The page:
Figure 4: Solidity and torque

The choice of rotor is dictated largely by the characteristic of the load and hence of the end use. These aspects are discussed separately in the technical briefs on windpumps and windgenerators. Table 1 compares different rotor types.

Table 1: Comparison of rotor types






Solidity %

Horizontal Axis

Cretan sail






Cambered plate fan






Moderate speed aero-generator






High speed aero-generator


Very low



< 5

Vertical Axis





> .10










Very low




Variable Geometry


Very low




Windmill performance

Although the power available is proportional to the cube of windspeed, the power output has a lower order dependence on windspeed. This is because the overall efficiency of the windmill (the product of rotor Cp, transmission efficiency and pump or generator efficiency) changes with windspeed. There are four important characteristic windspeeds:

• the cut-in windspeed: when the machine begins to produce power
• the design windspeed: when the windmill reaches its maximum efficiency
• the rated windspeed: when the machine reaches its maximum output power
• the furling windspeed: when the machine furls to prevent damage at high windspeeds.

Performance data for windmills can be misleading because they may refer to the peak efficiency (at design windspeed) or the peak power output (at the rated windspeed). The data could also refer to the average output over a time period (e.g. a day or a month).

Because the power output varies with windspeed, the average output over a time period is dependent in the local variation in windspeed from hour to hour. Hence to predict the output for a given windmill one needs to have output characteristics of the windmill and the windspeed distribution curve of the site (duration at various windspeeds). Multiplying the values of both graphs for each windspeed interval and adding all the products gives the total energy output of that windmill at that site.

References and further reading

This Howtopedia entry was derived from the Practical Action Technical Brief, Energy from the Wind.
To look at the original document follow this link:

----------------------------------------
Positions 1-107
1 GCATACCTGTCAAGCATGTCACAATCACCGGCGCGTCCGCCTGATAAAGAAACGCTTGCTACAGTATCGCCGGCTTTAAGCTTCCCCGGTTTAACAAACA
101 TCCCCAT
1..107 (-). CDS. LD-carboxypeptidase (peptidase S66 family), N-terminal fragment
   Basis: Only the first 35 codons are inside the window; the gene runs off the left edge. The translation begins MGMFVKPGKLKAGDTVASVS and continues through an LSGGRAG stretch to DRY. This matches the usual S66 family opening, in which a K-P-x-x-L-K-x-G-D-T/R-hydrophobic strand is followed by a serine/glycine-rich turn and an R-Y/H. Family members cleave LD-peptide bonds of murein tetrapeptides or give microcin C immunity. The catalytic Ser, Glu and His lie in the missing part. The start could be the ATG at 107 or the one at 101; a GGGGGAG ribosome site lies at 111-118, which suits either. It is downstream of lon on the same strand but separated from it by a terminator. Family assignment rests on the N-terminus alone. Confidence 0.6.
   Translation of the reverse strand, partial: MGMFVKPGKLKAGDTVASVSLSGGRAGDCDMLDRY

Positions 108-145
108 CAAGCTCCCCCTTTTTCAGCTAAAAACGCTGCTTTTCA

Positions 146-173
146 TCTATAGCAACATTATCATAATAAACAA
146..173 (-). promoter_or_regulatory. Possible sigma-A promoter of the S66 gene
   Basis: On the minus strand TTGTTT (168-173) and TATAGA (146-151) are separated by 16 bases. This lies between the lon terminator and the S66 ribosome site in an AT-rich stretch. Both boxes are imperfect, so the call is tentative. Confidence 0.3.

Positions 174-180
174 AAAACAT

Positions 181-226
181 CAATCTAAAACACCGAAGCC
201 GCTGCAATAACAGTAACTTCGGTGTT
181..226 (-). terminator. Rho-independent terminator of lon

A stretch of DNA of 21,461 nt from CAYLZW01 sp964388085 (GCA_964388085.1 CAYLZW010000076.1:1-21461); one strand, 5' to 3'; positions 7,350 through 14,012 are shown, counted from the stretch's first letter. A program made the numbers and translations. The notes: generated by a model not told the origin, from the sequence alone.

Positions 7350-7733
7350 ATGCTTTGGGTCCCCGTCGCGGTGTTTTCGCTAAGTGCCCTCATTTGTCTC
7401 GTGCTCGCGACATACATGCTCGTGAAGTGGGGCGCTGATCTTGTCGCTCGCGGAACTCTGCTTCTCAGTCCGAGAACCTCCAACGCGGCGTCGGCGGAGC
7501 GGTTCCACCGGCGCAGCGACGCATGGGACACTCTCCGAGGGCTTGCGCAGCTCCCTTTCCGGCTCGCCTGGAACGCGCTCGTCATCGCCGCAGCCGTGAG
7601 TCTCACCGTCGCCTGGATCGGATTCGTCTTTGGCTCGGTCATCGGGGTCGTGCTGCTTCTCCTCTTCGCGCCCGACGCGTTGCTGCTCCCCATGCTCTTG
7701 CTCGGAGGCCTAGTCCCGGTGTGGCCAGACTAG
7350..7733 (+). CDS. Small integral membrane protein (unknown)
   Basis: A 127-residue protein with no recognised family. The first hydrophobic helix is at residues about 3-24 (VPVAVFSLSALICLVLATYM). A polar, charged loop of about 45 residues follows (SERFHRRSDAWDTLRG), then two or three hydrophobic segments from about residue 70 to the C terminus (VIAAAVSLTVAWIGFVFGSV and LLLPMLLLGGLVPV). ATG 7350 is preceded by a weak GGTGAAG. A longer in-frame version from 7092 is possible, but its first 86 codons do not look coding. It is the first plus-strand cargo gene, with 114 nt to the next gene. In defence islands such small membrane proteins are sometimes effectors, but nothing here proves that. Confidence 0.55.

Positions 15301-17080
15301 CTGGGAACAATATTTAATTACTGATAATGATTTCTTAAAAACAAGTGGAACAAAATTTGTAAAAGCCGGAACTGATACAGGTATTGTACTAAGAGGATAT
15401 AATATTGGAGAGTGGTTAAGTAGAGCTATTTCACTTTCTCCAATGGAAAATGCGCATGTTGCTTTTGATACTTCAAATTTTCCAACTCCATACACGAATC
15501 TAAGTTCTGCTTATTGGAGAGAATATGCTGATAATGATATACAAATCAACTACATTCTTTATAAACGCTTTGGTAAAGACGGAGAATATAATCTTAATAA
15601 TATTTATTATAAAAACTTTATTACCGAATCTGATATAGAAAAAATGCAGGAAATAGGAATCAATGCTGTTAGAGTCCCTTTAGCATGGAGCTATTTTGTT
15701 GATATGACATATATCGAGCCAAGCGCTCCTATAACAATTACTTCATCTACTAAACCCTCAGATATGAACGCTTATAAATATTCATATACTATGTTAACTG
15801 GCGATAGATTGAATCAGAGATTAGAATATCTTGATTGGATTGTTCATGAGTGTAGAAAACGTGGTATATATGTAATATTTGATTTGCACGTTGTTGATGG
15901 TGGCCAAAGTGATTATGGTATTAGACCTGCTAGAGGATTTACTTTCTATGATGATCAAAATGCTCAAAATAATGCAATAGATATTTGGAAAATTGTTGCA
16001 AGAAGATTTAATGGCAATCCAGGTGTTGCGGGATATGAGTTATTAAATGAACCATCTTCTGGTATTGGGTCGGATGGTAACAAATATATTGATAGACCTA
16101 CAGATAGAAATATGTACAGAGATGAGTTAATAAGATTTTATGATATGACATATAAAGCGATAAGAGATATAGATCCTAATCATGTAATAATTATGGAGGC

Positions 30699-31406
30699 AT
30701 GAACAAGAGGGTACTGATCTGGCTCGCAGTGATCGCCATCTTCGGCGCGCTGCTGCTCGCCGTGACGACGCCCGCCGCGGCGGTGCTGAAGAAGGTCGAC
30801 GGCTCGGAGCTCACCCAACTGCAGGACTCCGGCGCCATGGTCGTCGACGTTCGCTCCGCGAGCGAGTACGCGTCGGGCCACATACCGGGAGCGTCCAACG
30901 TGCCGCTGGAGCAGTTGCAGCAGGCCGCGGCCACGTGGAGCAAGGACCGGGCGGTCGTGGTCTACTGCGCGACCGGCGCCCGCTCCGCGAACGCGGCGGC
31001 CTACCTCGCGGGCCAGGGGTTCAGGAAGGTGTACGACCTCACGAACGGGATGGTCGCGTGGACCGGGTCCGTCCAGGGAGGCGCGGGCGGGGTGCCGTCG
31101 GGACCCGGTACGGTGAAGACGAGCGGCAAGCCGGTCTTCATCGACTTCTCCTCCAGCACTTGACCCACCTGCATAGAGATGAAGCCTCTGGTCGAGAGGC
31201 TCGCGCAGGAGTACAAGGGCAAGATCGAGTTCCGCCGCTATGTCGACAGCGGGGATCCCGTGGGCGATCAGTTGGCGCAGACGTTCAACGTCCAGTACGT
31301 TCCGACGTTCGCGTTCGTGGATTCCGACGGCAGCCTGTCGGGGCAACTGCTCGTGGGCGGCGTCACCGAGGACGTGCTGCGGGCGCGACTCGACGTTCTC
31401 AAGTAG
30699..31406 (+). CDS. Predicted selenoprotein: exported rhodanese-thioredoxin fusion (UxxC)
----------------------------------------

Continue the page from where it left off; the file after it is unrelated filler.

Other sources of information
Windpumping, Practical Action Technical Brief

Wind Power for Electricity Generation, Practical Action Technical Brief

• S. Dunnett: Small Wind Energy Systems for Battery Charging, Practical Action Technical Information Leaflet

• Hugh Piggott: It’s A Breeze, A Guide to Choosing Windpower. Centre for Alternative Technology, 1998

• E. H. Lysen: Introduction to Wind Energy, basic and advanced introduction to wind energy with emphasis on water pumping windmills. SWD, Netherlands, 1982

• Jack Park: The Wind Power Book Cheshire Books, USA, 1981

• Hugh Piggot: Windpower Workshop, building your own wind turbine. Centre for Alternative Technology, 1997

• S. Lancashire, J. Kenna and P. Fraenkel: Windpumping Handbook I T Publications, London, 1987

• P. Fraenkel, R. Barlow, F. Crick, A. Derrick and V. Bokalders: Windpumps - A guide for development workers. ITDG Publishing, 1993

• David, A. Spera: Wind Turbine Technology, fundamental concepts of wind turbine engineering. ASME Press, 1994

• E. W. Golding: The Generation of Electricity by Wind Power Redwood Burn Limited, Trowbridge, 1976

• T. Anderson, A. Doig, D. Rees and S. Khennas: Rural Energy Services - A handbook for sustainable energy development. ITDG Publishing, 1999.

• Paul Gipe, Wind Power: Renewable Energy for Home, Farm, and Business (Revised Edition). Chelsea Green Publishing, 2004

• Paul Gipe, Wind Energy Basics: A Guide to Small and Micro Wind Systems. Chelsea Green Publishing, 1999

Useful addresses

Practical Action
The Schumacher Centre for Technology and Development
Bourton on Dunsmore
Rugby CV23 9QZ, UK
Tel: +44 (0)1926 634400
Fax +44 (0)1926 634401

British Wind Energy Association,
26 Spring Street, London, W2 1JA, U.K.
Tel: +44 020 7 402 7102
Fax: +44 020 7402 7107
Trade association, promoting excellence in energy research, development and deployment.

European Wind Energy Association,
Rue du Trone 26, B-1040 Brussels, Belgium.
Tel: +32 2 546 1940
Fax: +32 2 546 1944

CAT (Centre for Alternative Technology)
Llwyngwern Quarry
Machynlleth, Powys SY20 9QZ, U.K.
Tel: +44 (0) 1654 702409
Fax: +44 (0) 1654 702782